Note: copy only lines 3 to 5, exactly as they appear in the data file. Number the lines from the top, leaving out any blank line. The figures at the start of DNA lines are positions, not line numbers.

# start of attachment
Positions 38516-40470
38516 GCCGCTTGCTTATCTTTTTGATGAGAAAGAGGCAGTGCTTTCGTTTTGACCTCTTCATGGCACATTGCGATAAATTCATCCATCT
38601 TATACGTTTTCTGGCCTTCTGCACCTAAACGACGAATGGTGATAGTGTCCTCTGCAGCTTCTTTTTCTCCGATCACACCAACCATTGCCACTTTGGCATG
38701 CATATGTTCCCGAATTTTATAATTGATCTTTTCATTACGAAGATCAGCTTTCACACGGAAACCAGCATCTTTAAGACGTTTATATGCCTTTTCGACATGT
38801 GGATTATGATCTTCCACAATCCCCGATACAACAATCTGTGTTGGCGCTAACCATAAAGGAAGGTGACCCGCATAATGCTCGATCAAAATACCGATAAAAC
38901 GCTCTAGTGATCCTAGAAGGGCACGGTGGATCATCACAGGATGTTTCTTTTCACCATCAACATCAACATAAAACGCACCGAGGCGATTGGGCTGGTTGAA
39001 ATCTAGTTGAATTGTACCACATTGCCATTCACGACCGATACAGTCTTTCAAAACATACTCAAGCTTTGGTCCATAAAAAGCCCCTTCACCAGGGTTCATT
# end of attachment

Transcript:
38601 TATACGTTTTCTGGCCTTCTGCACCTAAACGACGAATGGTGATAGTGTCCTCTGCAGCTTCTTTTTCTCCGATCACACCAACCATTGCCACTTTGGCATG
38701 CATATGTTCCCGAATTTTATAATTGATCTTTTCATTACGAAGATCAGCTTTCACACGGAAACCAGCATCTTTAAGACGTTTATATGCCTTTTCGACATGT
38801 GGATTATGATCTTCCACAATCCCCGATACAACAATCTGTGTTGGCGCTAACCATAAAGGAAGGTGACCCGCATAATGCTCGATCAAAATACCGATAAAAC